"Some members of the Supreme Court and lower courts view environmental law as impinging ... on areas of historic state power," he said. "And so they sometimes read statutes to resist federal regulation, even though the statutes are quite strong in their actual terms."
On the other hand, federal jurists may decide that states hold too much power over national interests — as the Trump administration has argued in challenges against California's ability to set more stringent vehicle tailpipe standards and the state's emissions pact with Quebec.
"Especially if we have a President Trump for a second term, I think quite a few states are going to do more like California's been doing — that is, kind of trying to innovate and create good stable markets for clean energy," Buzbee said.
What role should science play in the courts?
The science of linking climate impacts to emissions by a certain entity or industry will play a major role in challenges that allege oil and gas companies deceived the public about their role in contributing to rising temperatures.
Attribution science could eventually serve as a powerful tool in courts that are only beginning to grasp those connections (Climatewire, July 23, 2019).
In litigation from California cities seeking industry payment for climate impacts, U.S. District Court for the Northern District of California Judge William Alsup held a nearly five-hour hearing in which parties on both sides of the case were instructed to give a climate science tutorial.
"This is a serious proposition to try to educate the judge," Alsup, a Clinton appointee, said during the 2018 proceedings.
Sassman said similar "oddities" will begin to occur more frequently in climate cases.
"As environmental science, ecology and climate science becomes increasingly more complex and ... that complexity becomes more common knowledge," he said, "we've been seeing courts start to wrestle with 'Well, how best can I as the judge get my arms around this rather than using the traditional methods of civil litigation?'"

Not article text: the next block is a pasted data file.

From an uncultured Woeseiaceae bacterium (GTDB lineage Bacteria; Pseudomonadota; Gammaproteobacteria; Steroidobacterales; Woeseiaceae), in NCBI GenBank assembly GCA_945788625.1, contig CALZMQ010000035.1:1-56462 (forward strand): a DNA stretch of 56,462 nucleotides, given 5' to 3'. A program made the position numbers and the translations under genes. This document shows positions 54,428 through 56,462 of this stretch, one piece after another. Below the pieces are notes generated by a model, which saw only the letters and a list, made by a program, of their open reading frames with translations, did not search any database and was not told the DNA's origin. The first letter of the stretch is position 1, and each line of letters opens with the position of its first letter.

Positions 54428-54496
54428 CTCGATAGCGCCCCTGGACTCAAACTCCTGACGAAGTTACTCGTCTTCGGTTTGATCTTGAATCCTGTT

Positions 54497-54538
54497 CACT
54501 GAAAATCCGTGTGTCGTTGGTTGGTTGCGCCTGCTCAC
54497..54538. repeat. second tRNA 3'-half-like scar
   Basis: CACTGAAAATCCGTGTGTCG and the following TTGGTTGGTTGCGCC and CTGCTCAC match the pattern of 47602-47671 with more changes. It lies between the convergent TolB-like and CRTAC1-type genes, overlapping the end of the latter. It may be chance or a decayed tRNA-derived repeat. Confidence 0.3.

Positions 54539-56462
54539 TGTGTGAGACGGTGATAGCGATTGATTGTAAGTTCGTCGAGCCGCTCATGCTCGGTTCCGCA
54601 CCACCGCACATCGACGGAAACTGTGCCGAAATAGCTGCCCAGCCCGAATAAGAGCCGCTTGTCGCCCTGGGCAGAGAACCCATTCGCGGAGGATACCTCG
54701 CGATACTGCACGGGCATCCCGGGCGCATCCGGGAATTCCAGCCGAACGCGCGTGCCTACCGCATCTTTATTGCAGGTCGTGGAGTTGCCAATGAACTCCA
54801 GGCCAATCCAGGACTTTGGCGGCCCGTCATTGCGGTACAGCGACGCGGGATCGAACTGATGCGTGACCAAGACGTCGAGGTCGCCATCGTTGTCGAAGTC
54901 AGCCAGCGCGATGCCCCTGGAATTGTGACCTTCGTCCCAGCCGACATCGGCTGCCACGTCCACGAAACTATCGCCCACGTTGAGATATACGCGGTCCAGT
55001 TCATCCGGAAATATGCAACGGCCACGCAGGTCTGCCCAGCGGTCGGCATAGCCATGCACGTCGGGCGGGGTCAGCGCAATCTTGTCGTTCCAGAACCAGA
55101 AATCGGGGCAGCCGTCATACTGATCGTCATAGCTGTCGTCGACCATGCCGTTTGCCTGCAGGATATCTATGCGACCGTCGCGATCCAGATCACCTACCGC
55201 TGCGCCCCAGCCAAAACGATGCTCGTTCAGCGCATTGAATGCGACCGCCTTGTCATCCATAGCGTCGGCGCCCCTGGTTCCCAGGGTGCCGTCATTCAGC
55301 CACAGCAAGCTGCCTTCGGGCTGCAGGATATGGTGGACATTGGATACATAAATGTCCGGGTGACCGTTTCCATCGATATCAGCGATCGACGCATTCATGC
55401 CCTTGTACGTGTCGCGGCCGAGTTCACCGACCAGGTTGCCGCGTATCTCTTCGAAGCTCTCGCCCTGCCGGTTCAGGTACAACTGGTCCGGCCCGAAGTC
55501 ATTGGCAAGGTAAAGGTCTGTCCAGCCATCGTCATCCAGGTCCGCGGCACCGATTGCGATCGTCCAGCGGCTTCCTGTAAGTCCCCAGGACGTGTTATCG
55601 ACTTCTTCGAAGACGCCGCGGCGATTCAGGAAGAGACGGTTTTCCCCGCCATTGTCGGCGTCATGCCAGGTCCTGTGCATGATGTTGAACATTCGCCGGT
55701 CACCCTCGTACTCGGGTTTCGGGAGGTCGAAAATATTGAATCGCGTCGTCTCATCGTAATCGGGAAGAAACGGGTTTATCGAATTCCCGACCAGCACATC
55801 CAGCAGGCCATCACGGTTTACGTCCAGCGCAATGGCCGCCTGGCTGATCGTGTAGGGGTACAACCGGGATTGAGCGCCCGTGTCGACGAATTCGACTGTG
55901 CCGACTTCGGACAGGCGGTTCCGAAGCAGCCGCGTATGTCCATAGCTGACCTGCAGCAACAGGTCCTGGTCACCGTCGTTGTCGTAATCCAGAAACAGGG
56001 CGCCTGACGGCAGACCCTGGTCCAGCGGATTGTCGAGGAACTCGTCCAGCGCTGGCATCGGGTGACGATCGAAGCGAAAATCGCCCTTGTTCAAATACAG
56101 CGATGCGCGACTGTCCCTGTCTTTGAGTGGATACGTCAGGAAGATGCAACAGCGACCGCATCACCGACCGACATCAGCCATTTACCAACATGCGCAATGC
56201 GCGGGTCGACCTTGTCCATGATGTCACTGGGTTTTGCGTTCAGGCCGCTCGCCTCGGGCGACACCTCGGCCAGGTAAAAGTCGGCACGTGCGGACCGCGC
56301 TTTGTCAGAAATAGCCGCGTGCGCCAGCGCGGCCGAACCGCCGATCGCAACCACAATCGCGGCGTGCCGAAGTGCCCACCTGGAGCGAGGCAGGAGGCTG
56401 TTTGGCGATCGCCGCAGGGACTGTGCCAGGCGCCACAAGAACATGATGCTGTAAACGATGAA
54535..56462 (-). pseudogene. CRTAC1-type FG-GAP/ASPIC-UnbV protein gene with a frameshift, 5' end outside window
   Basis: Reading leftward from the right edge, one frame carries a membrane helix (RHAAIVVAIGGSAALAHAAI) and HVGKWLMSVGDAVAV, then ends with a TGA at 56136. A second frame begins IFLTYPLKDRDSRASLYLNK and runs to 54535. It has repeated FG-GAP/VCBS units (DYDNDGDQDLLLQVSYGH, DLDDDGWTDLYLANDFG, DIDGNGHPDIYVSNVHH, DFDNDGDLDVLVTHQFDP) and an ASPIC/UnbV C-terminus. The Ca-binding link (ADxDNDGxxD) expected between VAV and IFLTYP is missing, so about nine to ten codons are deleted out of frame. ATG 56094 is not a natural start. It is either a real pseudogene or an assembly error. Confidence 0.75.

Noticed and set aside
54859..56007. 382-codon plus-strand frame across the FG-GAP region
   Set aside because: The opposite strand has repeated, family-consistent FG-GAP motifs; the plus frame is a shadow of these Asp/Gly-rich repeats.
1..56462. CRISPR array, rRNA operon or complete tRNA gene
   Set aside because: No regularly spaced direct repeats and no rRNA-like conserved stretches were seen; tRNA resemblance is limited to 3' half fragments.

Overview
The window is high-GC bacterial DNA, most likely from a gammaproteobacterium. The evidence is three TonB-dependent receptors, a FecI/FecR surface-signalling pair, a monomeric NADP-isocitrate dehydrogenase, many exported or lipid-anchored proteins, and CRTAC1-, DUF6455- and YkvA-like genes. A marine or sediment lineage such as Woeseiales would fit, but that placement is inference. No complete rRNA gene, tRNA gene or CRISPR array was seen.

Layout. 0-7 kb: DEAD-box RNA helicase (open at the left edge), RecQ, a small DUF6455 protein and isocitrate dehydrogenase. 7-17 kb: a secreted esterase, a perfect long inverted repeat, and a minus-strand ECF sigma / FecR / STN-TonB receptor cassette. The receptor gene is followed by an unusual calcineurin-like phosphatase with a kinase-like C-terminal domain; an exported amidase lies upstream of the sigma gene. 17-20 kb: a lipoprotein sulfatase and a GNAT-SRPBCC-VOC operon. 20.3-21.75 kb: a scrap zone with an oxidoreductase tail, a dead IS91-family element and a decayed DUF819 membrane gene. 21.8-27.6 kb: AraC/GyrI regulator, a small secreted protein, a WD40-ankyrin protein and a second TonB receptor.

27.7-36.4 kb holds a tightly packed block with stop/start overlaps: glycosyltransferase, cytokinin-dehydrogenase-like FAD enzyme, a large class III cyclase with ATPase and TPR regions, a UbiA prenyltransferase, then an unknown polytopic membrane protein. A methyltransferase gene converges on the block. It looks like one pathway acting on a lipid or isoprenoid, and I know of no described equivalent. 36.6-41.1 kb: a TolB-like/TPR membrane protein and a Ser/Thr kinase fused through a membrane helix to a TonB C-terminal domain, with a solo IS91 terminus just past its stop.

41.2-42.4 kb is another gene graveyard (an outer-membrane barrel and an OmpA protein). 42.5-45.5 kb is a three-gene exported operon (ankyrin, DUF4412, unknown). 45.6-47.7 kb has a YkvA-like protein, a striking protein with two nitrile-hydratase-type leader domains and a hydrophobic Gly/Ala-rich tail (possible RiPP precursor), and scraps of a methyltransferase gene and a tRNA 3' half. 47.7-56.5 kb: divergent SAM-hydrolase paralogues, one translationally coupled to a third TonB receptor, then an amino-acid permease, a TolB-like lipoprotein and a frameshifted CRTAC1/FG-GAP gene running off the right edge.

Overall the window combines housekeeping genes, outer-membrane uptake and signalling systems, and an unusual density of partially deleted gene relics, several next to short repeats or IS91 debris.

Is climate change an imminent threat?
As catastrophes like wildfires and hurricanes ravage the country, legal disputes will arise over the degree to which the risk of climate-induced disasters must be accounted for in infrastructure development and other endeavors.
"We will experience an explosion of litigation that relates to the foreseeability of climate impacts that harm people and property," said Hill, who is currently a senior fellow for climate change policy at the Council on Foreign Relations.
Judges have already had to make some decisions on whether harm is "imminent" enough in climate lawsuits to establish whether challengers even have the power to sue in the first place.
The Conservation Law Foundation landed a win last month when a federal court in Rhode Island allowed its challenge against a Royal Dutch Shell PLC storage terminal to proceed on the grounds that the facility would likely be affected by floods and severe storms in the near future (Climatewire, Sept. 29).
As climate education advances, particularly in law schools, judges will eventually catch up, Hill said.
"[What] you'll start seeing is the education level [going] up, more sophistication in the filing of cases, and then more sophistication in the understanding of what's at stake by the judges," she said.